(h) To provide a platform for unifying planning, budgeting, financing, programme implementation and performance review.

(i) To serve as a basis for engagement between county government and the citizenry, other stakeholders and interest groups.

 11.2 Objectives of county planning

(a) To ensure harmony between national, county and sub-county spatial planning requirements.

(b) To facilitate the development of a well-balanced system of settlements and ensure productive use of scarce land, water and other resources for economic, social, ecological and other functions across a county.

(c) maintain a viable system of green and open spaces for a functioning eco-system.

(d) harmonize the development of county communication system, infrastructure and related services.

(e) develop urban and rural areas as integrated areas of economic and social activity.

(f) provide the preconditions for integrating underdeveloped and marginalized areas to bring them to the level generally enjoyed by the rest of the county.

(g) protect the historical and cultural heritage, artefacts and sites within the county.

(h) make reservations for public security and other critical national infrastructure and other utilities and services.

(i) work towards the achievement and maintenance of a tree cover of at least ten per cent of the land area of Kenya.

(j) develop the human resource capacity of the county.

11.3 Obligation to plan by the county

A county government shall plan for the county and no public funds shall be appropriated outside a planning framework developed by the county executive committee and approved by the county assembly. The county planning framework shall integrate economic, physical, social, environmental and spatial planning.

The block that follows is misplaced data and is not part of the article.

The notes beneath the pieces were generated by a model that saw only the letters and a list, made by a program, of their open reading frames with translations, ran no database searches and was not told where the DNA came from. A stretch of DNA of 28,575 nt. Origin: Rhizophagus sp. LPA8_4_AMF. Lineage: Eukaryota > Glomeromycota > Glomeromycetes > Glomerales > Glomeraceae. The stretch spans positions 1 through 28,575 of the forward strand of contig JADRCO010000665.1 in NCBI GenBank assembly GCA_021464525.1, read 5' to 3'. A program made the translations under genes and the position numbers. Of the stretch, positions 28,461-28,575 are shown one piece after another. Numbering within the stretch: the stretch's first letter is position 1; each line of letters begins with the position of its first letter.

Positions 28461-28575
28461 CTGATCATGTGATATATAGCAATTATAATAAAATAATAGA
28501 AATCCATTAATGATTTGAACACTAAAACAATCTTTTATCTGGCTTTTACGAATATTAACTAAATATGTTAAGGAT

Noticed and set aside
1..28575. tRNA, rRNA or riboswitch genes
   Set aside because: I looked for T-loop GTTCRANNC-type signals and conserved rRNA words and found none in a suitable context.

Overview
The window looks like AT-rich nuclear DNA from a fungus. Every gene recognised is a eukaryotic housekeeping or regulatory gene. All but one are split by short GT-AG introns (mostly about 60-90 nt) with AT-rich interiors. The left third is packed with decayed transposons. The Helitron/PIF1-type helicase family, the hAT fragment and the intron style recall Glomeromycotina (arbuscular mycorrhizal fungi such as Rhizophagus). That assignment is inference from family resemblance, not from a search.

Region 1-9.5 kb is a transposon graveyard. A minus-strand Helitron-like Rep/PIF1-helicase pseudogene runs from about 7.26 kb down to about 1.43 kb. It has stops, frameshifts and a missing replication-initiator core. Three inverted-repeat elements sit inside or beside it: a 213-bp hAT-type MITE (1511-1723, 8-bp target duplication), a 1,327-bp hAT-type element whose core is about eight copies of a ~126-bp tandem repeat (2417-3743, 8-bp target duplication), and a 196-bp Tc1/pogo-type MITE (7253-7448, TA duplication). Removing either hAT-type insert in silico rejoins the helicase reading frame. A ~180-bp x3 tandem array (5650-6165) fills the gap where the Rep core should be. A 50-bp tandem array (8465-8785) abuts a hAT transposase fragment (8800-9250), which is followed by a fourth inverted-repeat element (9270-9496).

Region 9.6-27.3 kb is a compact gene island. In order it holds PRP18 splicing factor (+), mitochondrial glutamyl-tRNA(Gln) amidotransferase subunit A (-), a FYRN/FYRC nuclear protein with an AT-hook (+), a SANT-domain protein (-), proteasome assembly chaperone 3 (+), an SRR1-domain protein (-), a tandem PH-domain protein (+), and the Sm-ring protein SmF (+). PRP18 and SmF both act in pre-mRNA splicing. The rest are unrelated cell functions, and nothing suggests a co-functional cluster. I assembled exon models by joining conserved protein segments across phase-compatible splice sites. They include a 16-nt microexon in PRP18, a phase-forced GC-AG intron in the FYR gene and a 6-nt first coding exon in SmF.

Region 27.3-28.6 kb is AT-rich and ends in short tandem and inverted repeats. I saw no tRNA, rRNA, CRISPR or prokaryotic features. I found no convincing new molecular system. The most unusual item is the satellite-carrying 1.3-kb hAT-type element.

The county government shall designate county departments, cities and urban areas, sub-counties and Wards as planning authorities of the county. These designate planning authorities in the county shall appropriately organise for the effective implementation of the planning function within the county. To promote public participation, non-state actors shall be incorporated in the planning processes by all authorities. County plans shall be binding on all sub-county units for developmental activities within a County.

11.4 Planning in the county

A county planning unit is responsible for:(a) coordinating integrated development planning within the county. (b) ensuring integrated planning within the county. (c) ensuring linkages between county plans and the national planning framework. (d) ensuring meaningful engagement of citizens in the planning process.  (e) ensuring the collection, collation, storage and updating of data and  information suitable for the planning process. (f) ensuring the establishment of a GIS based database system.

11.5 Integrating national and county planning